Background: The H19/Igf2 imprinting control region (ICR) functions as an insulator exclusively in the unmethylated maternal allele, where enhancer-blocking by CTCF protein prevents the interaction between the Igf2 promoter and the distant enhancers. DNA methylation inhibits CTCF binding in the paternal ICR allele. Two copies of the chicken β-globin insulator (ChβGI)(2) are capable of substituting for the enhancer blocking function of the ICR. Insulation, however, now also occurs upon paternal inheritance, because unlike the H19 ICR, the (ChβGI)(2) does not become methylated in fetal male germ cells. The (ChβGI)(2) is a composite insulator, exhibiting enhancer blocking by CTCF and chromatin barrier functions by USF1 and VEZF1. We asked the question whether these barrier proteins protected the (ChβGI)(2) sequences from methylation in the male germ line.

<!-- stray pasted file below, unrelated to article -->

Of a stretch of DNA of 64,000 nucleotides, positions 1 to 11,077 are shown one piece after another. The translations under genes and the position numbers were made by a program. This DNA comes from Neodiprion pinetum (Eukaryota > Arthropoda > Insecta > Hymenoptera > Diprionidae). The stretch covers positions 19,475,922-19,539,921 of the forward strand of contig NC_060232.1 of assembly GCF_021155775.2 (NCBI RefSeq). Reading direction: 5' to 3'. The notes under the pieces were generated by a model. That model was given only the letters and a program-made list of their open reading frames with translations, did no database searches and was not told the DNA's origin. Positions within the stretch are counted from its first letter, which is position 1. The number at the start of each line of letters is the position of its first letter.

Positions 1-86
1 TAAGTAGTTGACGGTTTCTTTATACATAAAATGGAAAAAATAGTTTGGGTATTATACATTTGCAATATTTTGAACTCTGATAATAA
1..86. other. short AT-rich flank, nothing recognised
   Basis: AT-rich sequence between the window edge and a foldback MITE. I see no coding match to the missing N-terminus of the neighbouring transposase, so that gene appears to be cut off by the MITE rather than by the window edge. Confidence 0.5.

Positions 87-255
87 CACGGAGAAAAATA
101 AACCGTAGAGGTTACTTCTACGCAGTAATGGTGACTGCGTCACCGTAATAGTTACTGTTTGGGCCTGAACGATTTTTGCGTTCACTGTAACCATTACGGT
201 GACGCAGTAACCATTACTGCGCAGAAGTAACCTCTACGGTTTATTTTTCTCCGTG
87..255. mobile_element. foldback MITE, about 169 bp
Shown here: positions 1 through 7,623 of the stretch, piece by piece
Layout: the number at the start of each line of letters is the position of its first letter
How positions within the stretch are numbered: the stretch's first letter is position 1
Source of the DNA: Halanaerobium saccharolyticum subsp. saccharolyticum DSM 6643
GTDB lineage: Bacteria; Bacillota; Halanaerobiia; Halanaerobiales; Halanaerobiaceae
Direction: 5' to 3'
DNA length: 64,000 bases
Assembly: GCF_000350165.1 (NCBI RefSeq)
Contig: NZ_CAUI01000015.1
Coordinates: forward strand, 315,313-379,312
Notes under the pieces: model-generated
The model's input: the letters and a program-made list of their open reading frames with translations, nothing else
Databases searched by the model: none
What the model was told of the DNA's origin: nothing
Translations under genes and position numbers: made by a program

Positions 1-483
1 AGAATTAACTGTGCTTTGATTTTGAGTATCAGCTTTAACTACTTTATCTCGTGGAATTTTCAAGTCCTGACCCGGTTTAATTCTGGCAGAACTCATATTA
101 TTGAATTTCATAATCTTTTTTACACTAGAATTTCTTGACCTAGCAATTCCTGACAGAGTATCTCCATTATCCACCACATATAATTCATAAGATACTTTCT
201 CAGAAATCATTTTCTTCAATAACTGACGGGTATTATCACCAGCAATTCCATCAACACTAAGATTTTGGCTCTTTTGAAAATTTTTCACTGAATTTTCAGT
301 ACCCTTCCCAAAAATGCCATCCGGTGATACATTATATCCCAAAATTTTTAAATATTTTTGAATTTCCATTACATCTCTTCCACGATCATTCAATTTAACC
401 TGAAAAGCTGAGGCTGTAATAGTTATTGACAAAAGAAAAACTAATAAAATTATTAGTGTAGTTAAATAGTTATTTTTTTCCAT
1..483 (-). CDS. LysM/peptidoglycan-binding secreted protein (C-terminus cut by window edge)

Methodology/principal findings: We genetically dissected the ChβGI in the mouse by deleting the binding sites USF1 and VEZF1. The methylation of the mutant versus normal (ChβGI)(2) significantly increased from 11% to 32% in perinatal male germ cells, suggesting that the barrier proteins did have a role in protecting the (ChβGI)(2) from methylation in the male germ line. Contrary to the H19 ICR, however, the mutant (mChβGI)(2) lacked the potential to attain full de novo methylation in the germ line and to maintain methylation in the paternal allele in the soma, where it consequently functioned as a biallelic insulator. Unexpectedly, a stricter enhancer blocking was achieved by CTCF alone than by a combination of the CTCF, USF1 and VEZF1 sites, illustrated by undetectable Igf2 expression upon paternal transmission.
Conclusions/significance: In this in vivo model, hypomethylation at the ICR position together with fetal growth retardation mimicked the human Silver-Russell syndrome. Importantly, late fetal/perinatal death occurred arguing that strict biallelic insulation at the H19/Igf2 ICR position is not tolerated in development.